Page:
The collective knowledge rule applies to traffic stops on reasonable suspicion. Questioning while defendant is rummaging around for this papers does not extend the stop. United States v. Saldana, 2015 U.S. Dist. LEXIS 23850 (W.D.Tex. February 27, 2015).
The argument before trial was lack of consent at all, not scope of consent, and that was a reasonable strategy. Therefore, defendant’s IAC claim that failure to argue the search exceeded the scope of consent fails. Medrano v. United States, 2015 U.S. Dist. LEXIS 24123 (S.D.N.Y. February 27, 2015).*
“[T]he Court of Federal Claims lacks jurisdiction to hear plaintiff’s claims against the U.S. Marshal acting in his official capacity that could be construed as a Fourth Amendment violation.” Dillard v. United States, 2015 U.S. Claims LEXIS 183 (February 20, 2015).*
Officers squeezing an express mail envelope not in recipient’s possession and feeling pills was not a “search” under Bond. United States v. Taylor, 2015 U.S. Dist. LEXIS 23978 (S.D.W.Va. February 27, 2015):
Obtaining Cell site location information doesn’t yet require a search warrant on probable cause under ECPA or the Fourth Amendment in the Ninth Circuit or in any district court in the circuit. Even if all those courts are wrong, the good faith exception would apply. United States v. Bailey, 2015 U.S. Dist. LEXIS 23693 (C.D.Cal. February 23, 2015):
As stated above, the statute pursuant to which the orders were issued requires that law enforcement support an application with “specific and articulable facts showing that there are reasonable grounds to believe that … the records sought, are relevant and material to an ongoing criminal investigation.” 18 U.S.C. § 2703(d) (emphasis added). Below, the Court first explains that the Fourth Amendment does not apply to the orders at issue (and that even if it did, the subscriber information and historical cell site data would likely be admissible under the good faith exception). Second, the Court concludes that the orders at issue met the applicable SCA standard for historical cell site data—and even if they did not, that statute would not permit the Court to suppress any evidence on that basis.
1. The Fourth Amendment Does Not Apply.
Defendant had no standing in a stolen trailer even though he owned the truck pulling it. Similar is United States v. Abreu, 935 F.2d 1130, 1132 (10th Cir. 1991). United States v. Hayes, 2015 U.S. Dist. LEXIS 22860 (D.Utah February 9, 2015).
Defendant was a suspect in brandishing a weapon in a neighborhood. Police checked to see if he was on probation or parole, and he was a convicted sex offender with lifetime supervision who had never been registered. They obtained an arrest warrant and went to his house to arrest him. His wife consented to a search of the house and a gun was found. The affidavit for the warrant said he was to have reported for registration “on or about November 17, 2011” when it was actually December 1st. This was hardly material for Franks purposes in February 2013. United States v. Holmes, 2015 U.S. App. LEXIS 3043 (6th Cir. February 25, 2015).*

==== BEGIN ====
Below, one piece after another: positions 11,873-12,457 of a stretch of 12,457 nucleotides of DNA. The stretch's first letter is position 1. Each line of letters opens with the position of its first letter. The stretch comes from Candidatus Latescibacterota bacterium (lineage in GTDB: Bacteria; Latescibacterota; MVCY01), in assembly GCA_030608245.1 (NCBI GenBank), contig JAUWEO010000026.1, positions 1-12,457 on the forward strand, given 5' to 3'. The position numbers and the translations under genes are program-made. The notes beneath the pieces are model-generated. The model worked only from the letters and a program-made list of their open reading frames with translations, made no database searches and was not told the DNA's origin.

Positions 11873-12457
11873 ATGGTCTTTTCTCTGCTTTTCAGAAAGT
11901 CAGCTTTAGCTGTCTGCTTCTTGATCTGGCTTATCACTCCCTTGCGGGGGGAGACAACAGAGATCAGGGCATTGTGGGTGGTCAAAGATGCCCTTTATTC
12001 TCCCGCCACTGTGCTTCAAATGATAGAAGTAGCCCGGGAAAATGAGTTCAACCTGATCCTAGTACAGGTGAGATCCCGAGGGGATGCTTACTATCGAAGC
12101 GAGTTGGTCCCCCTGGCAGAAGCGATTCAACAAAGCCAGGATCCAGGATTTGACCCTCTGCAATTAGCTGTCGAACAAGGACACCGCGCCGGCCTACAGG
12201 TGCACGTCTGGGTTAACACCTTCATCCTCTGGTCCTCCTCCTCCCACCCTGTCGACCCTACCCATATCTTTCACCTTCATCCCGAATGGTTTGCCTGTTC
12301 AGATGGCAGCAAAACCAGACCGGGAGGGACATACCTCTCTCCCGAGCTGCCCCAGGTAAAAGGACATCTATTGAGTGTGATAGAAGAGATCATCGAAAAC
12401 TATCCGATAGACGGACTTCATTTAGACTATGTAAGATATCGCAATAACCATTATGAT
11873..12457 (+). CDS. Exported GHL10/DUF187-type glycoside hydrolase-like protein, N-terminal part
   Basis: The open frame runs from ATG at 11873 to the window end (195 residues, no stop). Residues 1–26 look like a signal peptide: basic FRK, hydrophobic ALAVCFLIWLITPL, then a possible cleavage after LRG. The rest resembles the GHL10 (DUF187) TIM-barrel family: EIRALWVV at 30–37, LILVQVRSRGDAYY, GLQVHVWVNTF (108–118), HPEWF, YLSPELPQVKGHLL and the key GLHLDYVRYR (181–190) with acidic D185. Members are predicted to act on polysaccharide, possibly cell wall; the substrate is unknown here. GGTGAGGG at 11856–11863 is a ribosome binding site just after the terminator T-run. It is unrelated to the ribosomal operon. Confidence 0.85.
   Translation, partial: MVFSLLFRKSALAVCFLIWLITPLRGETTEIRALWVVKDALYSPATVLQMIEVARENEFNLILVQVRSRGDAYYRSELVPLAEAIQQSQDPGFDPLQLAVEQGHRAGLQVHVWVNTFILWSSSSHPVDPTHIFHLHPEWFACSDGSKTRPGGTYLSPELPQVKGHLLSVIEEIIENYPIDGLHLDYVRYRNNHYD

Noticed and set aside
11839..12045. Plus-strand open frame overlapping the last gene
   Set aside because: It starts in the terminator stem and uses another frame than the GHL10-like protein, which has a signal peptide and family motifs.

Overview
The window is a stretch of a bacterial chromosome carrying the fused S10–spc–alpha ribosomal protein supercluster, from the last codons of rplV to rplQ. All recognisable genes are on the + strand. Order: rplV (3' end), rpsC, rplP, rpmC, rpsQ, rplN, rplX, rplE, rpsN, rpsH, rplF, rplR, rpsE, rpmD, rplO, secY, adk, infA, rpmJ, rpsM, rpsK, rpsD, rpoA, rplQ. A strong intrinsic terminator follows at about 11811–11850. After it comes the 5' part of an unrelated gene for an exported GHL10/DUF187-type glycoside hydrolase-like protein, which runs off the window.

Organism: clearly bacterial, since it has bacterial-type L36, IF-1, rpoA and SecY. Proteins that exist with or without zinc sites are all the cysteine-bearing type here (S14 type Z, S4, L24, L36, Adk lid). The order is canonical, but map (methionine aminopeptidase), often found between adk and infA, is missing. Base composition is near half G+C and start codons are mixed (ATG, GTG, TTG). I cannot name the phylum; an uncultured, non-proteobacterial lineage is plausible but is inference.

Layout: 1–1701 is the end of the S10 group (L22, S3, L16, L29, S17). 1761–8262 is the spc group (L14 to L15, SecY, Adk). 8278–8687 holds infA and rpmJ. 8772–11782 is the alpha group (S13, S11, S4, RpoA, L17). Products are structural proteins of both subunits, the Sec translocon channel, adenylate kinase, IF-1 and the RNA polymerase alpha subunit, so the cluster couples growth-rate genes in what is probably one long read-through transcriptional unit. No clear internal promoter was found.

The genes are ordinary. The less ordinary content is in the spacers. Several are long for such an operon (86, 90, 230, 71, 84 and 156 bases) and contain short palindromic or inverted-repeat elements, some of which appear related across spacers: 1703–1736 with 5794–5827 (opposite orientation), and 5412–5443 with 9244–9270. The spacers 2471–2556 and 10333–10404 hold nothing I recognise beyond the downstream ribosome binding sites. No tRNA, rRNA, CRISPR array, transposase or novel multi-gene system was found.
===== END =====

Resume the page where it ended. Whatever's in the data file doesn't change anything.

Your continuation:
United States v. Secy., Fla. Dept. of Corr., 14-10086 (11th Cir. February 27, 2015):
There is a vast amount of federal law. So much that no one can hope to keep it all in mind, much less master the mass of it. But it was not always so. The current universe of federal law did begin with a bang, although not a big one. It began with a Constitution on four parchment pages, followed by a Bill of Rights on one more.1 But the Constitution begat Congress, and Congress begat statutes –– lots and lots of statutes –– the current version of them fills 45,000 pages of the United States Code.2 Those statutes begat hundreds of administrative agencies, and many of those agencies begat regulations –– lots and lots of them. So many that the Code of Federal Regulations fills 235 volumes and is 175,000 pages long, give or take a few thousand pages.3 As the number of statutes and regulations has multiplied exponentially, so has decisional law. Supreme Court decisions fill 573 volumes of the official United States Reports, while federal court of appeals decisions fill 2,000 or so volumes of the Federal Reporter series.
Truly, federal laws have multiplied to become “beyond number, like the stars in the sky and the sand on the seashore.”4 Charting a course through this universe of federal law, which is expanding at an ever-accelerating rate, can be difficult. Attorneys and judges sometimes overlook a statutory provision, a regulation, or a decision that directly controls a case. We have all done it occasionally. It happened in this case.
1. The parchment pages containing the Constitution are 28 and 3/4 inches by 23 and 5/8 inches. The Bill of Rights parchment page is 28 and 1/2 inches by 28 and 1/4 inches.
2. This number is based on the 2012 edition of the United States Code, excluding volumes 35 through 41 (which contain conversion tables and indices) and annual supplements.
3. Those numbers are based on the latest official statistics from the Office of the Federal Register. See Office of the Federal Register, Code of Federal Regulations – Total Pages 1938 Through 1949, and Total Volumes and Pages 1950 Through 2013, https://www.federalregister.gov/uploads/2014/04/OFR-STATISTICS-CHARTS-ALL1-1-1-2013.pdf (last visited Jan. 27, 2015).
4. Genesis 22:17 (New Living Translation); see also Raymond Chandler, The Long Goodbye 315 (Vintage Books 1988) (1953) (“[Lawyers] write the laws for other lawyers to dissect in front of other lawyers called judges so that other judges can say the first judges were wrong and the Supreme Court can say the second lot were wrong. Sure there’s such a thing as law. We’re up to our necks in it.”).
(last link added)